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Foreign workers: There is no argument that the number one social and economic problem today is unemployment, now threatening to reach 11 percent. The government has taken a few steps to tackle the problem, like imposing a tax on employing foreign workers while deporting those illegally present.

That at least may be declared government policy, but the ministers of farmers and builders are trying instead to bring in even more foreign workers, and the Knesset is a walkover. When the treasury tried to raise the tax on employing foreign workers - from 8 to 20 percent in construction and from 8 to to 10 percent in agriculture - Daniel Benlulu, MK (Likud), stopped it.

Benlulu was acting on behalf of farmers and contractors who want to keep on exploiting cheap foreign labor and not have to pay what Israelis would otherwise cost.

The contractors say if they were forced to employ locals, the prices of property would rise. But that really isn't so frightening, because the goal is to reduce unemployment and help those who have taken the hardest knocks. If the cost of that is some rise in apartment prices, it's a reasonable and just one to pay. But the unemployed do nothing for Benlulu - all he cares about is farmers and builders.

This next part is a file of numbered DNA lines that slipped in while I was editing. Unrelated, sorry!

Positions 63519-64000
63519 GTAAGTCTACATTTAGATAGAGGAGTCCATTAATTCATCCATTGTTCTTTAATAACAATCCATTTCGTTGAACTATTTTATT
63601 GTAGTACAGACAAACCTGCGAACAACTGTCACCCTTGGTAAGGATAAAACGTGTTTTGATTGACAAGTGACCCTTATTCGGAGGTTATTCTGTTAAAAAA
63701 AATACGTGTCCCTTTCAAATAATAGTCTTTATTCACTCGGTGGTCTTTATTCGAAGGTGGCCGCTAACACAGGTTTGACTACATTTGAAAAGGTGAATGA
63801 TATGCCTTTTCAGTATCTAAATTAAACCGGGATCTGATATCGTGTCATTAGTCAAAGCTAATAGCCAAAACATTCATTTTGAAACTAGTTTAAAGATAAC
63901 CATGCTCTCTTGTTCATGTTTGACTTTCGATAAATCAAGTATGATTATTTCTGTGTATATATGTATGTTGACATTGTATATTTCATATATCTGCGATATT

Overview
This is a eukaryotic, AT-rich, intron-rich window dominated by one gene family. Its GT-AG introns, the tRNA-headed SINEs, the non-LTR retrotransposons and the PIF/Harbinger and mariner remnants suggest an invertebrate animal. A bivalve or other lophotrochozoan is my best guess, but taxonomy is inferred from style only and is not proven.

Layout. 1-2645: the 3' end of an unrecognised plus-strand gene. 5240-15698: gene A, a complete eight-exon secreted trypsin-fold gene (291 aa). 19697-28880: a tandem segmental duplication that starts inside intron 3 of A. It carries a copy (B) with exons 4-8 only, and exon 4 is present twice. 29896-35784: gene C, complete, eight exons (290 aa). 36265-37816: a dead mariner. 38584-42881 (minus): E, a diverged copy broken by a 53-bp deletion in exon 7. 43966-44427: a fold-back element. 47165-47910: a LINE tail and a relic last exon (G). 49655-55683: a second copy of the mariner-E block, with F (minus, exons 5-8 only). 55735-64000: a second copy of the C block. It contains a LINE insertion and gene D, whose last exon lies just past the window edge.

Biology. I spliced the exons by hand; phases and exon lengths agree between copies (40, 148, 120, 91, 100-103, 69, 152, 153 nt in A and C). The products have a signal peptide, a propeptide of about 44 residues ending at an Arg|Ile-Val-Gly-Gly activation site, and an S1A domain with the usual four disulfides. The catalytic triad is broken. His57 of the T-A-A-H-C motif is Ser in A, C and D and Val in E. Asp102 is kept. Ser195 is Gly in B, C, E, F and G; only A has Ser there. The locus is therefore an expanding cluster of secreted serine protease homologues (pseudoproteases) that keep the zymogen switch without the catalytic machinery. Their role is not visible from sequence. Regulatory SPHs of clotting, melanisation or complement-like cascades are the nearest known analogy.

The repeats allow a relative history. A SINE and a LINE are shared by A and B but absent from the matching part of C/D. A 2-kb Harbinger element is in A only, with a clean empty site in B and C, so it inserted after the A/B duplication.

Provident funds: The last few years have seen a great exodus from provident funds. The public has cashed in billions from these and put it into other savings plans. The trend began in 1995 following a stock market collapse, and peaked in summer 1996, when the Bank of Israel was forced to declare a "safety net" for bonds traded on the market.

The banks' provident funds produced lower returns for their customers until last year. In 2003, bonds went up sharply, like stocks. As a result, the largest bank-run provident funds - Otzma, Gadish and Tamar - saw relatively high yields of 17-19 percent. But this was not because of better management, but day to day strengthening - flying on automatic pilot.

So this is the time to quit. At the top. Take what has accumulated, withdraw it from the big clumsy players with billions under management, and go to some private broker who can recommend small, flexible provident funds with better management and higher results.

Ports: The strike is looming on the horizon. The Histadrut declared an industrial dispute yesterday concerning workers at the ports of Eilat, Haifa and Ashdod, so that in 14 days time the workers can call a strike. This is no idle threat because the workers are not prepared to accept any competition in their field, or the conversion of the ports into separate government corporations. While on the other hand, Finance Minister Benjamin Netanyahu regards breaking the port monopoly as the crowning goal of his job, the pivotal aspect of Israel's economic strategy.

The danger is that the other industrial disputes will join up with this one: the local authorities, the hospitals in general and the Wolfson dispute, the Public Works Department, because of its privatization, and once again the country will be shut down entirely.